Now, on to the first day of cheap food.

Breakfast: Pre-October purchased Amy’s burrito.

Lunch: toffuti cream cheese sandwich (all pre-October purchased; also not very healthy, but I was STARVING)

Dinner: Lentil soup with red pepper, onion, jalapeno, nutritional yeast (pre-october purchased ingredients, except nutritional yeast), with brown rice

Shopping: I spent $27 on food and cheese cloth (for making my own soy milk, since I certainly can’t afford to buy pre-packaged on this budget).  Food included pounds and pounds of several types of beans (including soy, for milk), brown rice, a zucchini, a green bell pepper, two little hot peppers, nutritional yeast, and tofu.  All organic, except not the nutritional yeast (I think?  I don’t know).  I plan to make my own tofu, but the genius that is Susan at fatfreevegan made me realize that I don’t need a fancy tofu making thingy, and I could just recycle a plastic tub of some sort.  I didn’t have any on-hand, so… buying tofu, it is.

new hair

August 25, 2008



It kicks ass.

crazy statement from hospital

August 4, 2008

So, the hospital sent me a statement of the charges they billed to my insurance company. Here it is, keeping in mind of course that this doesn’t include my surgeon’s costs; I will get a separate bill from him.

     PHARMACY                $1262.50
     STERILE SUPPLY           $316.00
     SUPPLY/IMPLANTS        $3,627.00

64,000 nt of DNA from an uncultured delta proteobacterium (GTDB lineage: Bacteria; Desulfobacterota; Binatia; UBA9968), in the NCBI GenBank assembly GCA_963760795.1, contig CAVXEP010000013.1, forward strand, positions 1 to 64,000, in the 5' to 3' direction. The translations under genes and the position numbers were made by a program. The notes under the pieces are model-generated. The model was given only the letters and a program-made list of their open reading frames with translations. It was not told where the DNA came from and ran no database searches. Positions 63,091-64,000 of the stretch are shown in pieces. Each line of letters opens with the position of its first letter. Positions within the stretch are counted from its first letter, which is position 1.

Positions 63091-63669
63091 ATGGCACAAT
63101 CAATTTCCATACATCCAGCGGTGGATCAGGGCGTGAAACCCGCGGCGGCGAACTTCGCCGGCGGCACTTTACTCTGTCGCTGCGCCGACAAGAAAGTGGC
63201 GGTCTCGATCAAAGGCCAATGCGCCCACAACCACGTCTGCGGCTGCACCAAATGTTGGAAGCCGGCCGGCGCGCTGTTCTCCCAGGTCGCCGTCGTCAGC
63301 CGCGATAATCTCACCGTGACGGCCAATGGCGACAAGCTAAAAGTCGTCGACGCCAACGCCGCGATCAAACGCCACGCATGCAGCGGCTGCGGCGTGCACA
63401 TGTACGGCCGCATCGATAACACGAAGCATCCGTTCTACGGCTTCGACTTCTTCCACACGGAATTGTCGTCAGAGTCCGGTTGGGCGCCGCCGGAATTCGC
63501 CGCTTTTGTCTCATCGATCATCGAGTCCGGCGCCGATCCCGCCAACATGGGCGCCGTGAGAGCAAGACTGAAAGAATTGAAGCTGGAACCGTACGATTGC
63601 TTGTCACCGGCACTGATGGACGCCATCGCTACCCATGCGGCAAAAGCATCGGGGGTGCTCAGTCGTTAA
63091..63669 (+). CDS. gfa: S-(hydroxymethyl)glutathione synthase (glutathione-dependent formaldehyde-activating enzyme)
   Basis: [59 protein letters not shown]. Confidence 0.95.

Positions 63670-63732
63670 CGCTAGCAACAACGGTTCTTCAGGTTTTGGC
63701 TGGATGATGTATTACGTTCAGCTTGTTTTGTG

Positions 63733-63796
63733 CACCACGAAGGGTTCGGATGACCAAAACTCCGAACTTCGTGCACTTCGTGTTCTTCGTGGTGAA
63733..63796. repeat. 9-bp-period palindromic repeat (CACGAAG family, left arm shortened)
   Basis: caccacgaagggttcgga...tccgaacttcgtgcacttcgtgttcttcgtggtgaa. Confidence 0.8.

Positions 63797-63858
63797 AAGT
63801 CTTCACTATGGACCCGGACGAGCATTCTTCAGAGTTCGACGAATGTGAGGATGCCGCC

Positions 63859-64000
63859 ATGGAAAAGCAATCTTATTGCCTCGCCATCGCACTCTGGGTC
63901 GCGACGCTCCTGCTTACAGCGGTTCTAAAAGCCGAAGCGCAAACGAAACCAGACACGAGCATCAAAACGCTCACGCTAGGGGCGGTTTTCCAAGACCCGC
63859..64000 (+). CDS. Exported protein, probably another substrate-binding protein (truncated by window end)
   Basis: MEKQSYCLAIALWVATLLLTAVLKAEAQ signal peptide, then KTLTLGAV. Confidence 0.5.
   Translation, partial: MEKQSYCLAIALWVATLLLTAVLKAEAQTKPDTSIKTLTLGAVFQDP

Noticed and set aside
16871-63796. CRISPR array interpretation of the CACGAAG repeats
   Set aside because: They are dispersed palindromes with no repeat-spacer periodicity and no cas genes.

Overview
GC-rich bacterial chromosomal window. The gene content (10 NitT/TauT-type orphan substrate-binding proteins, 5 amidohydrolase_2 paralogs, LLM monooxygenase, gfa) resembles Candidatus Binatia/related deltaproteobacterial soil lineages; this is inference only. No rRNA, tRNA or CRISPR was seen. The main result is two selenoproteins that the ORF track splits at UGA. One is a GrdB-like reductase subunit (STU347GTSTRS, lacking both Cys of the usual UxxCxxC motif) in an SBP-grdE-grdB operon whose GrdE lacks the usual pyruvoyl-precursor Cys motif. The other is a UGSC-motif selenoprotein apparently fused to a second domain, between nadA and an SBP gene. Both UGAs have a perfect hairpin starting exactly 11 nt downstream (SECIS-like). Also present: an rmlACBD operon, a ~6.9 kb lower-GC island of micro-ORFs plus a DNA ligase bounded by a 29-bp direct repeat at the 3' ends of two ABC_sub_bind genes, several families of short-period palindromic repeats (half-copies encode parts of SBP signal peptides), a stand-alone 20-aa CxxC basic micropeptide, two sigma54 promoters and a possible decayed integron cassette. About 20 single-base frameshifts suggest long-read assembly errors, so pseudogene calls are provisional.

LAB/CHEMISTRY            $136.00
     LAB/HEMATOLOGY           $106.00
     OR SERVICES           $18,890.00
     ANESTHESIA             $2,417.00
     DRUG/DETAIL CODE         $379.00
     RECOVERY ROOM          $4,022.00
     OBSERVATION RM           $740.00
     TOTAL                 $31,895.50

Are they serious?  Almost $19k for the OR for 5 hours?  I mean, yeah, I understand, lots of highly trained highly paid people were there, which is good, and lots of fancy equipment and all that.  But still.  That’s a lot of money.  And… $4k for the recovery room?  Dude.  I was there.  There was one nurse for four of us, and it was a TINY room, and I was only there for an hour.  That seems ridiculous to me.

Ok, so in reality I’m also paying for other people, who couldn’t pay.  But if I’m going to be paying for other people’s medical care who can’t pay for it themselves, why the fuck can’t they get some reliable service!?

jaw surgery food

August 2, 2008

So, what does a vegan eat after jaw surgery? As it turns out, lots of grits with follow your heart soy cheese, oatmeal, orzo (pasta I can swallow whole!? Yay!), purely decadent vanilla bean coconut milk ice cream (because I have a really good excuse to spend the money on it now!), and weird stuff like this:

Mashed potatoes with kale-lentil “gravy”

kale-lentil gravy and mashed potatoes

The mashed potatoes have yukon gold potatoes, earth balance, and soy milk, and the “gravy” has lentils, kale, nutritional yeast, veggie broth, soy milk, and sage. And this was all cooked/prepped/eaten with the use of only one pot, one bowl, one spoon, one fork, and the blender. When bending down to load/unload the dishwasher gives you a nosebleed, you tend to try to avoid that task.

blueberry smoothie (with soy yogurt; still recovering from antibiotics)

just frozen blueberries, soy yogurt, protein powder, and soy milk.g

eating, and jaw surgery ramblings

July 23, 2008

I managed to chew avocado today. Yes, this is an accomplishment. (And I only managed to chew about 1/4 of my half an avocado before I gave up and mashed it, and then chewed coarsely mashed avocado.)